Hewlett-Packard Co (HPQ.N: Quote, Profile, Research) reported on Thursday a 29 percent rise in quarterly profit and surpassed Wall Street estimates on improving margins from cost cuts and falling component prices, sending its shares up 2 percent.
The world's largest personal-computer maker also provided an earnings and revenue outlook for its current quarter that is ahead of analysts' expectations.
Net income in its fiscal third quarter rose to $1.78 billion, or 66 cents per share, from $1.38 billion, or 48 cents per share, a year earlier. Excluding items, HP earnings came in at 71 cents per share.
Revenue in the quarter rose to $25.4 billion from $21.9 billion a year earlier.
Analysts, on average, expected earnings per share before certain items of 66 cents and revenue of $24.1 billion, according to Reuters Estimates.
HP had an unbelievable quarter. They generated $1 billion in upside in revenues in an environment of nervous consumer spending, said Brent Bracelin, an analyst at Pacific Crest Securities. Very positive results.
HP has benefited along with competitors including Dell Inc (DELL.O: Quote, Profile, Research) and Apple Inc (AAPL.O: Quote, Profile, Research) from sharp price declines for computer memory, disk drives and microprocessors this year amid a supply glut, analysts say. HP also has cut 15,000 jobs in the past two years, and is consolidating data centers and selling real estate to cut costs.
For its fiscal fourth quarter, HP forecast net income per share of 75 cents to 76 cents, profit before items of 80 cents to 81 cents per share, and revenue of $27 billion to $27.2 billion.
Analysts, on average, expect profit before items of 78 cents per share and revenue of $26.5 billion.
HP is beginning to show signs of realizing its full potential, Chief Executive Mark Hurd said on a conference call with reporters. We've improved our cost structure over the last two-and-a-half years.
Third-quarter revenue in HP's personal systems group, which includes PCs, rose 29 percent to $8.9 billion, while operating profit was $519 million, or 5.8 percent of revenue compared with 4.0 percent a year earlier.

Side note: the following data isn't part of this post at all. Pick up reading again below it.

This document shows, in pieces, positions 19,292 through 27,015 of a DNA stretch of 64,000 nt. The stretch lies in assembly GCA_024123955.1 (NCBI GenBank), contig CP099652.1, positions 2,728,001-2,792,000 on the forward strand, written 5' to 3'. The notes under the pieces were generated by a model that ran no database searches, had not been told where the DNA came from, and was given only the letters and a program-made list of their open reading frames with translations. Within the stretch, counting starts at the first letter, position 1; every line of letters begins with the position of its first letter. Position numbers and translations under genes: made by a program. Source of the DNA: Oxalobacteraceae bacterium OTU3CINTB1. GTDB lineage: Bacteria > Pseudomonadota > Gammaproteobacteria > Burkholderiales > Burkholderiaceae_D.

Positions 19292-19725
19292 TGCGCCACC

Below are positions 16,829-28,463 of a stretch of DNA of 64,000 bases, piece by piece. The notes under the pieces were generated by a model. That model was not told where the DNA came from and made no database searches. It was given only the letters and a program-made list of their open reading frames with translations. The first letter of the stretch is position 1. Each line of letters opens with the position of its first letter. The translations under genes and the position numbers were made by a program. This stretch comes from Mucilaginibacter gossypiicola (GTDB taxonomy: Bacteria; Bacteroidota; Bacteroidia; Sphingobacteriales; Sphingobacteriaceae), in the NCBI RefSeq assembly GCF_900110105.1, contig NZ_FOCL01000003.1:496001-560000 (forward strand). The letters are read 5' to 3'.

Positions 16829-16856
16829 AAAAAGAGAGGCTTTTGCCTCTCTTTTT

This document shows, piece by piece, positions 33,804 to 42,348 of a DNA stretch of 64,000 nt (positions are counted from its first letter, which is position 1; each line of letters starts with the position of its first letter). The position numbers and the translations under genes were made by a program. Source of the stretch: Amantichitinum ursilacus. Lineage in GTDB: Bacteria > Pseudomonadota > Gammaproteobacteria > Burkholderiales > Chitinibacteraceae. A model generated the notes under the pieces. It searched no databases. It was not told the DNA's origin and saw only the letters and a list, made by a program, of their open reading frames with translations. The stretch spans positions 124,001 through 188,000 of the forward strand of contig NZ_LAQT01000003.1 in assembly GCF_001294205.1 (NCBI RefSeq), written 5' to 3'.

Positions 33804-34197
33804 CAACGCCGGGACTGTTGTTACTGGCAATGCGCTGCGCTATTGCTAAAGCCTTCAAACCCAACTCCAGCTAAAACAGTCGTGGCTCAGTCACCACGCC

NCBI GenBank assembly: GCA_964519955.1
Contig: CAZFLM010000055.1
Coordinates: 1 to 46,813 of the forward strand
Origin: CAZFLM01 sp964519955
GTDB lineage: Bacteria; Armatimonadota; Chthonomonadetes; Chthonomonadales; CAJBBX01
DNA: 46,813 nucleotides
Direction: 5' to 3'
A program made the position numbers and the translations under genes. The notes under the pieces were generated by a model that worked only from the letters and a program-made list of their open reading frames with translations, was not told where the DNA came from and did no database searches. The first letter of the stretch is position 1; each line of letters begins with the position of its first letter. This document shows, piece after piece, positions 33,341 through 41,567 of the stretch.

In imaging and printing, one of HP's biggest profit drivers, revenue rose 8 percent to $6.8 billion. The unit's operating profit was $981 million, or 14.5 percent of revenue, up from 14.2 percent a year ago.
Enterprise storage and server revenue climbed 10 percent to $4.5 billion and operating profit was $464 million, or 10.2 percent of revenue, up from 7.2 percent a year earlier.
HP's services revenue climbed 8 percent to $4.2 billion and operating profit in the business was $430 million, or 10.3 percent of revenue, up from 9.4 percent.
In software, revenue rose 74 percent to $554 million and operating profit was $81 million, helped by last year's $4.9 billion acquisition of Mercury Interactive Corp.
HP, based in Palo Alto, California, said in July it planned to buy software company Opsware Inc (OPSW.O: Quote, Profile, Research) for $1.6 billion to bolster its business of helping corporate customers manage computer systems.
HP shares, up 12 percent in 2007, had closed 0.2 percent lower at $46.05 in regular-session trading on the New York Stock Exchange. They were up at $47.10 in after-hours trade.
Shares of HP trade at 17 times expected 2007 earnings per share, compared with 16 for International Business Machines Corp (IBM.N: Quote, Profile, Research) and Dell's 20.